Suboxone is a medication used to treat opioid addiction. While it can be effective in helping individuals overcome opioid addiction, it can also be dangerous if not used properly. In this article, we will discuss the dangers of Suboxone, the signs and symptoms of overdose, and available treatments.
Stats: The California Department of Justice reports that in 2020, buprenorphine (the active ingredient in Suboxone) was the eighth-most commonly encountered opioid in drug seizures in California. (Source: California Department of Justice. (2021). Prescription Drug Monitoring Program 2020 Report.)
Dangers of Suboxone:
Suboxone is a medication that contains buprenorphine and naloxone. Buprenorphine is a partial opioid agonist that helps to reduce cravings and withdrawal symptoms in individuals who are addicted to opioids. Naloxone is an opioid antagonist that helps to block the effects of opioids and prevent overdose.
While Suboxone can be effective in treating opioid addiction, it can also be dangerous if not used properly. One of the dangers of Suboxone is the risk of addiction. Individuals who are prescribed Suboxone may develop a dependence on the medication, which can lead to withdrawal symptoms if the medication is stopped abruptly.
Another danger of Suboxone is the risk of overdose. Suboxone can cause respiratory depression, which means that it can slow down breathing and lead to a lack of oxygen in the body. This can be fatal if not treated immediately.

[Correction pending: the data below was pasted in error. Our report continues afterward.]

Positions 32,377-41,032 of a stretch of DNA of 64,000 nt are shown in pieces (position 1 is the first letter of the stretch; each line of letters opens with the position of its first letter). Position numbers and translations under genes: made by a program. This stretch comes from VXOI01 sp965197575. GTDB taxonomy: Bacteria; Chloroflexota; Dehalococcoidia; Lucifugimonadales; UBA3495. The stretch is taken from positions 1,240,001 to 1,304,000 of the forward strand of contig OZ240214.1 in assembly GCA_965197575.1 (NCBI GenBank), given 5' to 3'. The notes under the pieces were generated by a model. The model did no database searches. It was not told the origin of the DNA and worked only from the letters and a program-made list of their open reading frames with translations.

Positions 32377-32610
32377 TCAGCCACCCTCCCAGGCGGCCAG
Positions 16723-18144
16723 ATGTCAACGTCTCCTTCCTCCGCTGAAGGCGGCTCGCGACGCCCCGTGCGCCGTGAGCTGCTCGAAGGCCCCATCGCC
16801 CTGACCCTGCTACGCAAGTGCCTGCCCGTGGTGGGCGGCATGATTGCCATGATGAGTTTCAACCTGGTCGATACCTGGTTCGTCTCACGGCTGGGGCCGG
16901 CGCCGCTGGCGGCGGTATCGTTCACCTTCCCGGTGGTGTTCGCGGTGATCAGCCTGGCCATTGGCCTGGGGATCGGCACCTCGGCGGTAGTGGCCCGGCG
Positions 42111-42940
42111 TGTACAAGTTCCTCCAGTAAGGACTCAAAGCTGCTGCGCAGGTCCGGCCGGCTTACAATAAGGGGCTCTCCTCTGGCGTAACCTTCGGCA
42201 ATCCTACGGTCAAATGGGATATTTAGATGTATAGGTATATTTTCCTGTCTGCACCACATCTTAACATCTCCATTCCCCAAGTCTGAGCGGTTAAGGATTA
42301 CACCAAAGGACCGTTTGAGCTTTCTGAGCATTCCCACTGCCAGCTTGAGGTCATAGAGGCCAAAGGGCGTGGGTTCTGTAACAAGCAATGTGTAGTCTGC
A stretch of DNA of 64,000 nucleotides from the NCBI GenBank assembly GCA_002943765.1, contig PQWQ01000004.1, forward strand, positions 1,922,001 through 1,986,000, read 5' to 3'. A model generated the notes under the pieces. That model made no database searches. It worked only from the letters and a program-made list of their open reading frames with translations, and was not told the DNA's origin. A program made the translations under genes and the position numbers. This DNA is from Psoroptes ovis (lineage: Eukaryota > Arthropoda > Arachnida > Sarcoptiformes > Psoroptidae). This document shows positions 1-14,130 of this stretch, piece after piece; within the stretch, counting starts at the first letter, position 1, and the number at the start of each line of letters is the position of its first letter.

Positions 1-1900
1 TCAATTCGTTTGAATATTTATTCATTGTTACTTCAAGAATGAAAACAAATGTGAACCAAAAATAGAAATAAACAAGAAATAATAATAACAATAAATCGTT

Signs and symptoms of overdose:
If someone has taken too much Suboxone or has combined Suboxone with other medications, they may experience an overdose. Signs and symptoms of Suboxone overdose include:
Slow or shallow breathing
Bluish lips or nails
Confusion or disorientation
Extreme drowsiness or sedation
Unresponsiveness or unconsciousness
If you suspect that someone is experiencing a Suboxone overdose, it is important to seek medical attention immediately. Delaying treatment can be fatal.
Treatment for Suboxone overdose:
If someone is experiencing a Suboxone overdose, the first step in treatment is to call 911 or seek emergency medical attention. The individual may need to be transported to the hospital for further treatment.
At the hospital, healthcare providers will monitor the individual's vital signs, administer oxygen, and provide supportive care. In some cases, the individual may need to be given medication to reverse the effects of the Suboxone.
Treatment for Suboxone addiction:
If an individual is struggling with Suboxone addiction, there are a variety of treatment options available. One option is medication-assisted treatment (MAT), which combines medication, such as Suboxone, with behavioral therapy to help individuals overcome addiction.
Behavioral therapy can include individual counseling, group therapy, and family therapy. These therapies can help individuals identify triggers for drug use, develop coping skills, and learn healthy habits for long-term recovery.
In addition to medication-assisted treatment, there are also support groups, such as Narcotics Anonymous, that can provide peer support and encouragement for individuals in recovery.
While Suboxone can be an effective medication for treating opioid addiction, it can also be dangerous if not used properly. If you or someone you know is struggling with Suboxone addiction, it is important to seek help immediately. With proper treatment and support, individuals can overcome addiction and achieve long-term recovery.